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Blood of Abraham

Eyedollartree

(Basement; US: 23 Aug 2005; UK: Available as import)

Children of Abraham, what's your story?

The hip-hop duo Blood of Abraham (BoA) preach against America’s rampant consumerism and the international right wing conspiracy that enslaves us all. Those with power get rich off the sweat of the poor. Plus, living in poverty makes people ill, and those in charge profit from the treatment of the diseased and broken masses. People need to learn what’s going on so they can overthrow the yoke of their oppressors. Gather round as BoA tell you what’s really happening.


Sound familiar? Ever since Public Enemy declared rap music black America’s CNN back in the early ‘80s, hip-hop artists have been delivering the radical news that capitalist society crushes one’s individuality and keeps one down. That doesn’t make the message less accurate, just less than original. MCs Benyad and Mazik dispense the intelligence with verbal virtuosity. They rhythmically speak over some heavy beats and inspired soundtracks taken from old records and radio broadcasts. The two rock the house when the flow gets going, which is about half the disc. The other half lacks excitement as they say the same old stuff in the same old ways one has heard before.


It should be noted that Benyad and Mazik are Jewish, not black. BoA belong to that genre known as “Hebe hop”, along with the biggest machers in the house, the Beastie Boys, and others like Aesop Rock, Remedy, Members of the Tribe, and MC Paul Barman. These artists take pride in their ethnic identity by making self-referential remarks, but otherwise do not share any particular traits or worldview. BoA share more in common with their Los Angeles brethren like Eazy E (with whom they used to record), and will.i.am (from the Black Eyed Peas), Divine Styler, and Kool Keith (the last three make guest appearances on this disk). The name Blood of Abraham coyly reflects this. Not only are Jews the direct descendents of Abraham, strictly speaking, so are Christians and Moslems.


BoA’s main message is “Paranoia is Awareness”. The MCs make the most sense when they urge people to pay attention to what’s going on, rather than list the political, social, and economic ills that surround us. The latter can lead to some funny lines, from the simple (i.e., “The government should hand out free shampoo with their conditioning”) to the more intricate ( i.e., “America bites the young / Takes a swallow / Then it shits / On everyone it can / Filipinos, blacks or Cuban”) but the lyrics do not get too complex. The duo’s analysis never seems very dense. “You can lead a man to knowledge / But you can’t make him think”, is their motto. BoA only takes the listener so far. “In America today / Something something is not right”, they rap. The repetition of the word “something” illustrates both their creativity and their limits. It’s catchy, but doesn’t really say much.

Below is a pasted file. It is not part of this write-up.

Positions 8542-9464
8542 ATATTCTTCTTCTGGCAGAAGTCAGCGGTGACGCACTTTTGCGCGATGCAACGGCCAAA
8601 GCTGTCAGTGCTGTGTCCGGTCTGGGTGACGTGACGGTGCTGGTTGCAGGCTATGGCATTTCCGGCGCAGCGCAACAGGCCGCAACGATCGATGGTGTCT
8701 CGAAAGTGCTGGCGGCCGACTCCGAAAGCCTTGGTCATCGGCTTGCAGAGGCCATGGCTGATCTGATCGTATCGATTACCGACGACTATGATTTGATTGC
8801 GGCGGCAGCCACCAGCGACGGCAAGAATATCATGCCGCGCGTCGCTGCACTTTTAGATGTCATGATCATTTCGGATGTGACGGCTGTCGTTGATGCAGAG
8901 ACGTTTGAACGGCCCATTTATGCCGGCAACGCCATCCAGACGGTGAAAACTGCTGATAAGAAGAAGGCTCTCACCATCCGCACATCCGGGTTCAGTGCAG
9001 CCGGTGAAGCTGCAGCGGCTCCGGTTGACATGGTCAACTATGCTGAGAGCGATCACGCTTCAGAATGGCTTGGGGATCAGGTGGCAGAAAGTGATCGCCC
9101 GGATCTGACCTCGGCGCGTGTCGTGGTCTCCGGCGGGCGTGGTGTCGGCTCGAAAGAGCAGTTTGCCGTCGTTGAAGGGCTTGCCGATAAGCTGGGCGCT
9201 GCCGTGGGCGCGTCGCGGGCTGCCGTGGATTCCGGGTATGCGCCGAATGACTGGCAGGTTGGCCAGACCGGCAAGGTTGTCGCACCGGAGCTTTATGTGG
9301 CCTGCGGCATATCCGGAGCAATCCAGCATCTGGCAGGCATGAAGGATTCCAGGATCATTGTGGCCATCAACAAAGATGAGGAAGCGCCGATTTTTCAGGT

The two have unearthed some great found material and incorporated it into their creations. They use what sounds like a church retreat’s campground singalong, complete with insect noises, that begins with and repeats the line “God’s gonna set this world on fire” into their story song “Hurricane”. They end “Iron Fist in a Velvet Glove” with a discussion of Madonna’s spiritual concerns that fades into a Benny Goodman-like clarinet solo atop an old movie monologue on the joys of department store shopping. Their dissing of Madonna’s spiritualism as just another consumer pleasure works because of the BoA’s creative response to her choice.


The datedness of some of BoA’s allusions suggests that some of the songs, or at least some segments of the raps, must have been sitting around for a long time. “This ain’t Cheers / I’m not the Norm” they say in one song. “I’m walking like Sean Penn” (think of the film Dead Man Walking) they state in another. The two mention a host of dated pop culture references from the workout tape Buns of Steel to the television show Star Trek to the board game Trivial Pursuit. While the wordplay can be clever—the Cheers one is funny—it does detract from the timeliness of the recording.


The disc ends with a strange pulp science fiction story, “Omegaton”, about an apocalyptic future where women are the only accepted currency. Kool Keith and Divine Styler contribute to this tale of sex and corruption, but the plot doesn’t really go anywhere. “Omegaton” depicts an Earth where water is more valuable than gold and people will do anything to get it. The analogy to today’s global ills, whether it’s that people will do anything for money or oil or whatever, remains self-evident. BoA find their job is only to interpret the world, not to change it.

Rating:

Steven Horowitz has a Ph.D. in American Studies from the University of Iowa, where he continues to teach a three-credit online course on "Rock and Roll in America". He has written for many different popular and academic publications including American Music, Paste and the Icon. Horowitz is a firm believer in Paul Goodman's neofunctional perspective on culture and that Sam Cooke was right, a change is gonna come.


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